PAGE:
I see it is working now but it takes a little bit of time.
Thanks Jeff, Tom!
On Mon, Jun 5, 2023 at 9:47 AM Nikhil Shetty <nikhil.dba04@xxxxxxxxx> wrote:
What is your OS and version, your version of PostgreSQL (client, if not the same installation as the server), your version of SSL support, and how did you install the client?Database is running on Postgres v13.9 and hosted on RHEL8 . Client is MacOS with psql version 14.Openssl on MacOS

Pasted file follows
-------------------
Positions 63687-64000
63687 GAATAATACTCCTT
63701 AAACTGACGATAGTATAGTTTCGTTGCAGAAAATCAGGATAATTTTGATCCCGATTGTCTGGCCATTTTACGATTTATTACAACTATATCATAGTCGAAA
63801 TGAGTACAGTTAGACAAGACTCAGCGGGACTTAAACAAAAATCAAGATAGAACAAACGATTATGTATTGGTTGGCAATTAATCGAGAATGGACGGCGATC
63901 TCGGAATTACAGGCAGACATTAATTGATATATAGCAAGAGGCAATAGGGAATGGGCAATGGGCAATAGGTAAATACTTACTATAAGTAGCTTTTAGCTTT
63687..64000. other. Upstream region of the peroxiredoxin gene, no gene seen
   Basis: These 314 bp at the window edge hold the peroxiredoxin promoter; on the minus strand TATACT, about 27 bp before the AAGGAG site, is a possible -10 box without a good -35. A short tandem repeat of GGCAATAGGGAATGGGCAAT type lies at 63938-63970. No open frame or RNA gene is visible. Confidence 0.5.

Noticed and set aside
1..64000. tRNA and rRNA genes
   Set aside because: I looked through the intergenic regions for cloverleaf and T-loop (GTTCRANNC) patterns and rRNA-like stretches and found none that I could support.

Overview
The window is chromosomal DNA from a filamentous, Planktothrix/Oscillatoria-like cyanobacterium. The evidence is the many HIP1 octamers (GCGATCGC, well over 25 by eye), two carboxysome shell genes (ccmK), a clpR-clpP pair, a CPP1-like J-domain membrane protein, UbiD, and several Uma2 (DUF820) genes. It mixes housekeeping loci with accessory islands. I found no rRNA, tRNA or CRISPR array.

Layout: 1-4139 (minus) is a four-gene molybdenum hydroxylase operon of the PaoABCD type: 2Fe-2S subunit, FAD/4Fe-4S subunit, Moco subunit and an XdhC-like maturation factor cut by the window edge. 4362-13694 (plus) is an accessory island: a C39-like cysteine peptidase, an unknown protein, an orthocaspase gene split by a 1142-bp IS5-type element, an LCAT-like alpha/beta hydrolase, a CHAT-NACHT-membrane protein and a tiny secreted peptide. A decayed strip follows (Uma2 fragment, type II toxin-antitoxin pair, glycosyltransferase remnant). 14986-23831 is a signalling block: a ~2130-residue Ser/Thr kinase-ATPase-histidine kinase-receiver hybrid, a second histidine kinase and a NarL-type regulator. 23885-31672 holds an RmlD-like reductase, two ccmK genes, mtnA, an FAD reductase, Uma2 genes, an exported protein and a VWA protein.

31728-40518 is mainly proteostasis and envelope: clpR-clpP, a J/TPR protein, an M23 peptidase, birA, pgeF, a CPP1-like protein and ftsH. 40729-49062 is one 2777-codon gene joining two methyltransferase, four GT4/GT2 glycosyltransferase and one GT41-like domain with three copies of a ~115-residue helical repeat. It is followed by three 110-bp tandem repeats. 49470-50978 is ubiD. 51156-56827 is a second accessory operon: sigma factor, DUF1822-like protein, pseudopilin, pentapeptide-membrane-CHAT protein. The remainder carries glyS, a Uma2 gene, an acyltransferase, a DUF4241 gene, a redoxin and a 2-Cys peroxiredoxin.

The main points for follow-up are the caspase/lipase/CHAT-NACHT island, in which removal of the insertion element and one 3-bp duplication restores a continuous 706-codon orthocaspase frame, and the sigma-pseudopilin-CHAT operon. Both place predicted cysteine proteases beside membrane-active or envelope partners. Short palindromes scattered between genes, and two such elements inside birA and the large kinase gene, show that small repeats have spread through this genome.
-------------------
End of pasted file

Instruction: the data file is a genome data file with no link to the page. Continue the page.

openssl version - LibreSSL 3.3.6Thanks,NikhilOn Sun, Jun 4, 2023 at 8:59 PM Jeff Janes <jeff.janes@xxxxxxxxx> wrote:On Sun, Jun 4, 2023 at 8:38 AM Nikhil Shetty <nikhil.dba04@xxxxxxxxx> wrote:Hi JeffI am not getting this error when I tried using psqlWhat is your OS and version, your version of PostgreSQL (client, if not the same installation as the server), your version of SSL support, and how did you install the client?I think PostgreSQL doesn't check it, but the ssl library doesDo you mean the psql client(libpq) will not be able to check?It means the code which does the checking is not in the PostgreSQL source code, but rather in your ssl library, presumably openssl.It is weird that that message ends up in the server's log file, as it is the client which is doing the rejecting, not the server. So you would think the client would get the details and the server would get the vague conclusion. But it is certainly not the only ssl error reporting oddity I've seen.Are you saying the client will be able to login but the error will be reported only in the server log?No, the client fails with the vague 'psql: error: connection to server at "192.168.0.14", port 5432 failed: SSL error: certificate verify failed'. The server log is where the more detailed reason for the failure goes.Cheers,Jeff